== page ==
Arranging your business insurance can be a time consuming and stressful process in normal circumstances, but with the UK insurance market hardening at a rate not seen for almost 20 years, this will become more challenging.
Challenges in the business insurance market
A hard market means that insurer capacity is withdrawing, competition is reducing, premium rates are increasing, and policy coverage is narrowing. Insurers are also being more selective about which risks they choose to insure.
The main drivers of this are:
- Substantial insured catastrophe losses in recent years, which have increased global reinsurance rates for primary insurers
- Claims inflation or increased claims costs
- Specific sector issues in a number of key areas, including property/real estate, liability, Professional Indemnity, Management Liability, Motor, Marine and Trade Credit.
- Historically low investment returns on insurers’ retained premium income with low interest rates exacerbated by the stock market losses sustained due to Covid-19.
- Major market withdrawals both in the insurance company market and at Lloyd’s of London, alongside unprecedented M&A activity has reduced capacity and competition for risks.
Effects of Covid-19 on business insurance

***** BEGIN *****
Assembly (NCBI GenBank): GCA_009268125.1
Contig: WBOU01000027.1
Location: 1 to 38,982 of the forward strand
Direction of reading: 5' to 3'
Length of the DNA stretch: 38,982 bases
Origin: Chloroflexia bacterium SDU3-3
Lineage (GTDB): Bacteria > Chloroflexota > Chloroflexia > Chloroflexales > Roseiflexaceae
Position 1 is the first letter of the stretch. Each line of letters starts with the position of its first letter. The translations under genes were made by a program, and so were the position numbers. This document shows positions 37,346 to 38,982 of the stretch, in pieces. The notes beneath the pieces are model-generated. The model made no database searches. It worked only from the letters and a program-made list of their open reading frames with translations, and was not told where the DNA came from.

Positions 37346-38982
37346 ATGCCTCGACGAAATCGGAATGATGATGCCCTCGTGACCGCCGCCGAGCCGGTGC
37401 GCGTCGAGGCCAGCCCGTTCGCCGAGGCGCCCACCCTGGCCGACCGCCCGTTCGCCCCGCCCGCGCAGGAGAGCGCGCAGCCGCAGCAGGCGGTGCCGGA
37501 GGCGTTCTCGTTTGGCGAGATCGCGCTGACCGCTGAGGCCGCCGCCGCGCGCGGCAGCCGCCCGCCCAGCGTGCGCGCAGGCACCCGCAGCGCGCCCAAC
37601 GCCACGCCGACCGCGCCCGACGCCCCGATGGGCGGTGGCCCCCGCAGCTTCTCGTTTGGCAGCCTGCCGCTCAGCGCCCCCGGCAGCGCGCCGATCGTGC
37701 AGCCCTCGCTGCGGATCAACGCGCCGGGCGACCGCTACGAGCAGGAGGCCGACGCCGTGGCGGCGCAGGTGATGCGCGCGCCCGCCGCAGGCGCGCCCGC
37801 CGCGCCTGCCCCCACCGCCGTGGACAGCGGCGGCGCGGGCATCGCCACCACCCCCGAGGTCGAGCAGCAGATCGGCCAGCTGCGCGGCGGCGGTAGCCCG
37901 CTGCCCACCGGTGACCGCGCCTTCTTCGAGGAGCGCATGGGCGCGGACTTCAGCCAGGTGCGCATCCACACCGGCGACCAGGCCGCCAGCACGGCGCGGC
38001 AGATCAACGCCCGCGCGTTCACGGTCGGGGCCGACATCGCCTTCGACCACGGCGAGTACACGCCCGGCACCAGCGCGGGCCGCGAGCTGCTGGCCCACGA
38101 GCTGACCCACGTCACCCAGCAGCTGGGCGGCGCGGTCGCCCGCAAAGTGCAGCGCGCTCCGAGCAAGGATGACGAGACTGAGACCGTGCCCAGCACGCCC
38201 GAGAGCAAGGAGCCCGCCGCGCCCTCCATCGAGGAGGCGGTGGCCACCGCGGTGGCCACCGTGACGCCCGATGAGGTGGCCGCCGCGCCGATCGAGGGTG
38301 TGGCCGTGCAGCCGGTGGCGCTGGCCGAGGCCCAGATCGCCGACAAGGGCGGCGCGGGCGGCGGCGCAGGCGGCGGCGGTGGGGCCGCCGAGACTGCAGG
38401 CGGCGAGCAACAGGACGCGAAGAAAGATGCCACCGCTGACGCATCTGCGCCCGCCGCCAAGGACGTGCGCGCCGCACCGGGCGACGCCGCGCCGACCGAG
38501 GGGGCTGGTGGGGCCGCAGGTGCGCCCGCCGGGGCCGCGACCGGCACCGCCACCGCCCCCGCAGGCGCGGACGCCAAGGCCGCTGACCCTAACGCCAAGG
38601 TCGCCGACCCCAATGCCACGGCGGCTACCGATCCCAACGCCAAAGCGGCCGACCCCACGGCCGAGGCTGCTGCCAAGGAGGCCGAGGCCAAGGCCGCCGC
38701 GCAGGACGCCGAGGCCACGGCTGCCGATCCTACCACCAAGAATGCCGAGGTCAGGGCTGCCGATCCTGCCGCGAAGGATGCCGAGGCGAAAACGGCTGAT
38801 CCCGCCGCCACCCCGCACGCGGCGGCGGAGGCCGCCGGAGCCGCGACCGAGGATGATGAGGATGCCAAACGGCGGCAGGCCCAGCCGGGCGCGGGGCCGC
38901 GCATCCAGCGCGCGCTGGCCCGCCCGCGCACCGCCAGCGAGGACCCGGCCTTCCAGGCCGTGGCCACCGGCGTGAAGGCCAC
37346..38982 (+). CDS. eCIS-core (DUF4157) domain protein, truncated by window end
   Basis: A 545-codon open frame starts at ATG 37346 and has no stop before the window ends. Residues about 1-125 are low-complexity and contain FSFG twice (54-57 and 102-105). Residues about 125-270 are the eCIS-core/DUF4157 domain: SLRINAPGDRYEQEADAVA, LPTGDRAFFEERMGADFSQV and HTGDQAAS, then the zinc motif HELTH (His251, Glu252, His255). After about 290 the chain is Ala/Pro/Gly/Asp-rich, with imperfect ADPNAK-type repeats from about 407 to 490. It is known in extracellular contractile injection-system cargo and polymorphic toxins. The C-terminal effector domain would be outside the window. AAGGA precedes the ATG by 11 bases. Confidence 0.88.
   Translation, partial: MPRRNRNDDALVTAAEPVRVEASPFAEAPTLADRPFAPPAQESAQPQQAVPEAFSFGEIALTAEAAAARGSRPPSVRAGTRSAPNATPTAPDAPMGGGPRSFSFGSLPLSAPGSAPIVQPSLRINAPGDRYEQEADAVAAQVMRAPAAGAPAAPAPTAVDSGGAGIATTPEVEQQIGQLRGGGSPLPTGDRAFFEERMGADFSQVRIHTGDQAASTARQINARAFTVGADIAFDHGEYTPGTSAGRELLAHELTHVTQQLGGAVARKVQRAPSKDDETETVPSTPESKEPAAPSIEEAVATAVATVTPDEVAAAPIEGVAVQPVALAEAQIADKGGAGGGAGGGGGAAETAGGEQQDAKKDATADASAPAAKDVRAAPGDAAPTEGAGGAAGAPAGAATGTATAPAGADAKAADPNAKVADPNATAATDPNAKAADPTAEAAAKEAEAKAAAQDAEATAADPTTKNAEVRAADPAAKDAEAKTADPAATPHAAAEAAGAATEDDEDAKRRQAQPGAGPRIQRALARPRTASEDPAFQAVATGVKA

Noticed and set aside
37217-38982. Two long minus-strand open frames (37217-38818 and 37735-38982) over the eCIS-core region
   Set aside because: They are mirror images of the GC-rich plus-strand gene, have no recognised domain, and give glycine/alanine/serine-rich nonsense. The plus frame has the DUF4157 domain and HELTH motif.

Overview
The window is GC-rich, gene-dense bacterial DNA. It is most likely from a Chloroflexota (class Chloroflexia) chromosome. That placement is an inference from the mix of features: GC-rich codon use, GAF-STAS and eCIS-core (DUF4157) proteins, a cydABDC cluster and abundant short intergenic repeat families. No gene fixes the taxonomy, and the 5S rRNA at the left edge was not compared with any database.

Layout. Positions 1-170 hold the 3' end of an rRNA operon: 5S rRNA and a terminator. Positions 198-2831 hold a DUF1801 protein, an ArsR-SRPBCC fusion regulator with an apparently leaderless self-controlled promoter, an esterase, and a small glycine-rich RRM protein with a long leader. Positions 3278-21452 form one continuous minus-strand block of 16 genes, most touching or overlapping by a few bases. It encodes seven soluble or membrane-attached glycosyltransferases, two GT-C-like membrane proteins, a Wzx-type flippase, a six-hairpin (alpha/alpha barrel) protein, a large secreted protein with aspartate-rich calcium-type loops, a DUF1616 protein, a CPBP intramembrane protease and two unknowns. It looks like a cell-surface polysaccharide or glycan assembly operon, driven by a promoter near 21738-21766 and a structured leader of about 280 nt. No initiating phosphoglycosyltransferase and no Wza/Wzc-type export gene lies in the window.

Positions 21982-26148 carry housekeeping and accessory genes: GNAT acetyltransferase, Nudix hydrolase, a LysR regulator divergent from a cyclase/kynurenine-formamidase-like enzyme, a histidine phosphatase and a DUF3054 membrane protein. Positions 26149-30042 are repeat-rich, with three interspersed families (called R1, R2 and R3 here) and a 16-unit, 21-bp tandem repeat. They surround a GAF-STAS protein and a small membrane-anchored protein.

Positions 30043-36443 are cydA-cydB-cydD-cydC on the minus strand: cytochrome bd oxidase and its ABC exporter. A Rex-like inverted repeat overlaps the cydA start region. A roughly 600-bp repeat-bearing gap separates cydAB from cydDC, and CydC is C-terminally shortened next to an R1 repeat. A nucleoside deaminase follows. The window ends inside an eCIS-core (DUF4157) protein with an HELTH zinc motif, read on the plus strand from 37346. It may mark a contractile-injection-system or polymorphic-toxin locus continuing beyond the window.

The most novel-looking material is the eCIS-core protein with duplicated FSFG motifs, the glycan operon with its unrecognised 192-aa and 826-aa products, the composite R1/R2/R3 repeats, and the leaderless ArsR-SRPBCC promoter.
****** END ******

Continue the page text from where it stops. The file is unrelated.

The specific effects of the emerging Covid-19 pandemic are as yet unknown, but the already very challenging Directors and Officers market is expected to be hit hardest. Company directors could be left personally liable for stock market losses and business value erosion and insolvencies, facing legal action from regulators, creditors and shareholders.
Gaining effective business insurance
These themes are not applicable to individual circumstance, but are typical of many. However, if you follow these 10 steps you can ensure the process runs smoothly.
10 steps to help best arrange your business insurance
1. Shortlist up to three brokers, including your current one
There is little point in asking a large number of companies to quote for your business. There are a limited number of insurance markets available for many commercial insurances in the UK so a carefully selected panel of brokers will provide just as much coverage as a larger number of prospective candidates.
Try to select your shortlist based on referrals or recommendations and ask them about their expertise, scale and knowledge of your sector. Consider their location (if relevant) and ask them for relevant testimonials from similar clients to you.